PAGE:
And it was deliberate government policy, so most white South Africans, although they would have black people in their homes as servants, had no idea of what life was like in the townships.

In what ways have you been shaped by those experiences?

That sense of resisting racism is something that has been deeply instilled in me. It’s not just the obvious systemic racism of an apartheid system, but the systemic racism that exists in every country; where people make assumptions based on race that have the power to have an impact. Racism is insidious, often because it is unconscious and therefore invisible.

And the task of making it visible is one that is crucial to me. I think of living as I do now in the Netherlands, where the border police won a case in the Dutch courts that said that racial profiling is essentially permissible under law.

The basic definition of racism is: prejudice plus power, and so to be able to say: “Well, I make a judgement on the basis of your race that you are potentially a threat to society and so I can hinder your movements” is literally the definition of racism.

And yet, it’s just blithely swallowed. I went through passport control with my wife, and she walked through, and I was stopped. And when I turned around to look, it was every person of colour stopped for a second examination.

It seems like a small thing, but it is basically saying that, just by virtue of your colour, there is something wrong with you. That is insidious…but it is also blasphemous. It is the blasphemy of saying that, without doing anything, you’re immediately judged to be wrong in your being.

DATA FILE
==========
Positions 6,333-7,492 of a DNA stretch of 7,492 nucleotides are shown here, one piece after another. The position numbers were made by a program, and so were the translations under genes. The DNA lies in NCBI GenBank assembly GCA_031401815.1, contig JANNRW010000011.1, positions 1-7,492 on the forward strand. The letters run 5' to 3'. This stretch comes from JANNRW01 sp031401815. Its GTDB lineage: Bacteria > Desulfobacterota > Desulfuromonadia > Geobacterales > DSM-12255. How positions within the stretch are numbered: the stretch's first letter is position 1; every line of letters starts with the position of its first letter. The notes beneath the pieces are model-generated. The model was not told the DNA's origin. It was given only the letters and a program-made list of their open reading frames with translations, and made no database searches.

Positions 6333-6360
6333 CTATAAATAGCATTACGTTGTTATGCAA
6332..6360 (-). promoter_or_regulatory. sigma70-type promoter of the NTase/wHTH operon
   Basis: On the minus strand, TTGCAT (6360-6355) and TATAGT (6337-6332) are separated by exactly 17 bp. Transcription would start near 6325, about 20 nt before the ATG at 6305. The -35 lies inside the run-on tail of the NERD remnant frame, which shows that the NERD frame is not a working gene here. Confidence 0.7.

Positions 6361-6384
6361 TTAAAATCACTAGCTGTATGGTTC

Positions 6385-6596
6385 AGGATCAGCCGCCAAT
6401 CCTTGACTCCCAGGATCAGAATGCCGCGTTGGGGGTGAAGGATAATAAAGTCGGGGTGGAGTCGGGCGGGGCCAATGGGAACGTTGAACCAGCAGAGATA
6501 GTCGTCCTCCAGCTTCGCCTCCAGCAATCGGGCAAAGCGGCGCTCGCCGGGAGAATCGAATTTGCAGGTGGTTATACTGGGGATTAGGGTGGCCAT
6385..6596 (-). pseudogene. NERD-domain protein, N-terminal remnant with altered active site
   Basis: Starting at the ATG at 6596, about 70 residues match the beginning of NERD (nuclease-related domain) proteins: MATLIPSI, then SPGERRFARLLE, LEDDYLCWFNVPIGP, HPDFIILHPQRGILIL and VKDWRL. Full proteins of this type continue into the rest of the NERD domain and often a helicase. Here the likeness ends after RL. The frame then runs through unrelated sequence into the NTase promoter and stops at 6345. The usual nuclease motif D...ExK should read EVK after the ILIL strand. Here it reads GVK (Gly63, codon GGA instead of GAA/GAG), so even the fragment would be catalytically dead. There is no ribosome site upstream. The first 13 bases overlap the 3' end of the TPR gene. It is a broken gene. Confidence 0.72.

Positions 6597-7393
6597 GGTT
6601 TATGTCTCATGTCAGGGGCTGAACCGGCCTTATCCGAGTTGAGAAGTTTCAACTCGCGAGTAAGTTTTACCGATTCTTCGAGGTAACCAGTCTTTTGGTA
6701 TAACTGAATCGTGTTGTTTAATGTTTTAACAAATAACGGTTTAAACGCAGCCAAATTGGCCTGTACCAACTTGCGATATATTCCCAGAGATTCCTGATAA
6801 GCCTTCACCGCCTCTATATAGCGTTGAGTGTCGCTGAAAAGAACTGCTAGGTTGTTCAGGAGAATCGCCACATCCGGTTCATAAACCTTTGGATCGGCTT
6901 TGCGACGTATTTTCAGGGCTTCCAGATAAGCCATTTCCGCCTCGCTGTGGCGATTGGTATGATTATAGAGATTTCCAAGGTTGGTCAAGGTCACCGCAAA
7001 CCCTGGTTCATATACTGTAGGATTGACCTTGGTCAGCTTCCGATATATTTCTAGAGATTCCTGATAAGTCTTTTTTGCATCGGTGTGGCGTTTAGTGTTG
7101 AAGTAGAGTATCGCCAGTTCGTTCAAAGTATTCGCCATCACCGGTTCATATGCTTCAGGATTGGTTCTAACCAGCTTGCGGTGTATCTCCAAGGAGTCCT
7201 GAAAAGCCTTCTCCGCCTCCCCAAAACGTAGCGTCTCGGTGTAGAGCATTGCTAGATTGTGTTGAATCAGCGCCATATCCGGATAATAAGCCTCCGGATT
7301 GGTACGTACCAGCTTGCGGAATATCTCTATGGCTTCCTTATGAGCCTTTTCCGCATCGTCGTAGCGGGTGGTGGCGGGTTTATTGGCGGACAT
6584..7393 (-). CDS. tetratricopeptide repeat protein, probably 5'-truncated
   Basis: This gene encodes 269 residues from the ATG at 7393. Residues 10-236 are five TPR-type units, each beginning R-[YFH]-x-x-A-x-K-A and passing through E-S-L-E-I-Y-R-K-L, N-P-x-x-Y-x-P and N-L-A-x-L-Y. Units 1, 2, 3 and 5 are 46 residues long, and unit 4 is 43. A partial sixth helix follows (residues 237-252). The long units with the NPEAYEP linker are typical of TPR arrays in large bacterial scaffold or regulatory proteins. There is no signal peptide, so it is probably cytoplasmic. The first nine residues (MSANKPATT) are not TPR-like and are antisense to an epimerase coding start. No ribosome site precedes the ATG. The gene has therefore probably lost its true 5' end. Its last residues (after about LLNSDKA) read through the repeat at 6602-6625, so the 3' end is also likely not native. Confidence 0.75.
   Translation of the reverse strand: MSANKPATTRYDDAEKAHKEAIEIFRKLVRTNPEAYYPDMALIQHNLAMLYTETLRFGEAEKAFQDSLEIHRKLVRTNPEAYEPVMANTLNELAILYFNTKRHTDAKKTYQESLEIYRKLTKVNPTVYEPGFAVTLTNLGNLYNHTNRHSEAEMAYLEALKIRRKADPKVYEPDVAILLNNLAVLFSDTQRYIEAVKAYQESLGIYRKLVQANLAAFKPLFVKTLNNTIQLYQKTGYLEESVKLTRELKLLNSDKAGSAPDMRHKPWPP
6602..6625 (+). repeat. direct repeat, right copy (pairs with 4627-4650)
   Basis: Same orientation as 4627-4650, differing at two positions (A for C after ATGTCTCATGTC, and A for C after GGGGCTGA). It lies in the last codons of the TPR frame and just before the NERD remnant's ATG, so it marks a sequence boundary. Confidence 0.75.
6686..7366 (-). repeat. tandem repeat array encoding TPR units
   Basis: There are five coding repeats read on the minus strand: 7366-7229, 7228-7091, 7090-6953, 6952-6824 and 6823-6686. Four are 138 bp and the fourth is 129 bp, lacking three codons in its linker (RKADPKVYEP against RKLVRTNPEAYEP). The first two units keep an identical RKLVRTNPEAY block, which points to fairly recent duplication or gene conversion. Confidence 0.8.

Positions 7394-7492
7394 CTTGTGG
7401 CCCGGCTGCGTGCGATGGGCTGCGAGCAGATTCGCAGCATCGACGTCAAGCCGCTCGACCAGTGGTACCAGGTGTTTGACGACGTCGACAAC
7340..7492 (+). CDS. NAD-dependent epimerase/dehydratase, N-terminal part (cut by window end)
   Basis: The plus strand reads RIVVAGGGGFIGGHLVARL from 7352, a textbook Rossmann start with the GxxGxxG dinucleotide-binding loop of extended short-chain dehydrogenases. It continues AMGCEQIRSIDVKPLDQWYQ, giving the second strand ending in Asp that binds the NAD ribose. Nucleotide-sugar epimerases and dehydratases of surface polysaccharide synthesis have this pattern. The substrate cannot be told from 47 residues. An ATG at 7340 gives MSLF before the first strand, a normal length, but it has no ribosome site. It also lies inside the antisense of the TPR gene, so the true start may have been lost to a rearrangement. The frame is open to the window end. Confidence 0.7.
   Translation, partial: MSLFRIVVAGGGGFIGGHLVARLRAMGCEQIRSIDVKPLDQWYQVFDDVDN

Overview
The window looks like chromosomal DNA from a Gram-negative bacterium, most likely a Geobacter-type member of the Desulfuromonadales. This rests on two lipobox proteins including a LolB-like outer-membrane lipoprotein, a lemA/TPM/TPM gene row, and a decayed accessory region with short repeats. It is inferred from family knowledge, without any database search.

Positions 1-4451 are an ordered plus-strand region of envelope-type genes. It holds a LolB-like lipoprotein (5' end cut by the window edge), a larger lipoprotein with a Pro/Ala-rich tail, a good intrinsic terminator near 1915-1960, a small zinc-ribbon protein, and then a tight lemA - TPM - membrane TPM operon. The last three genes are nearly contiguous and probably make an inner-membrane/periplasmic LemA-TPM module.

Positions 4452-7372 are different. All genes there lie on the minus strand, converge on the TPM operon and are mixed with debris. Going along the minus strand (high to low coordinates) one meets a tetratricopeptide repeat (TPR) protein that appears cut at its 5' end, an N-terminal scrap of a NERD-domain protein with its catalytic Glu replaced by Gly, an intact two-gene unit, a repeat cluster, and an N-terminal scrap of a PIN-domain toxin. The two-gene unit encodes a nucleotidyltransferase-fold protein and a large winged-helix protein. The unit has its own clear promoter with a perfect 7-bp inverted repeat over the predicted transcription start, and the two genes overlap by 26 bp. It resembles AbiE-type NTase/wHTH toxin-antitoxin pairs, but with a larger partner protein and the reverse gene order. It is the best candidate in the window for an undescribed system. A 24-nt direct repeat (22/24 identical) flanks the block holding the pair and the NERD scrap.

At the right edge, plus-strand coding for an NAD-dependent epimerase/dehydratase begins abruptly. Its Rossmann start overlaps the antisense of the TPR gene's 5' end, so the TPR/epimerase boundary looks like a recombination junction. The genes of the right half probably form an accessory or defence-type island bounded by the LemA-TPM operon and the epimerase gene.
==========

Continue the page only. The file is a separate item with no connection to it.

Black South Africans are still massively disadvantaged because of apartheid, aren’t they?

Absolutely. Economically, South Africa looks very much the same as it did under apartheid. The economic advantages still accrue mostly to the white population.

Most wealth in South Africa still sits in white hands, even though there are black people and people of colour who have acquired wealth.


What’s the answer to that?

A real regime of reparations and a real engagement with a wealth tax on white South Africans. And I think the further you move away from the formal political apartheid, the harder it is to institute.

Do you think the same could be said of North America, in terms of slavery?

Oh, absolutely. North America, Great Britain, most of the Western world actually has reparations to pay. It’s really easy for Europe to look at North America and say: “Slavery over there”, but the reason that slavery was over there was because, in much of Europe, enslavement wasn’t permitted on the territory. But slave holdings and slave wealth has certainly built up the coffers of the colonial powers, and so I think it’s definitely to be reckoned with.

How should Christians use our voices to bring about change?

We as Christians, so very often, are willing to turn a blind eye; to be quiet, to not take up the cause. The Christian response [should always be]: if it affects my sister or my brother – and we are all sisters and brothers – then it affects me. As Paul says: “Perfect love casts out fear” (1 John 4:18, ESV).

We engage in loving action because it is loving action and we pay no regard to our fears. The bumper sticker citation is: “Courage is fear that has said its prayers.” So if we are praying, we have all the courage we need.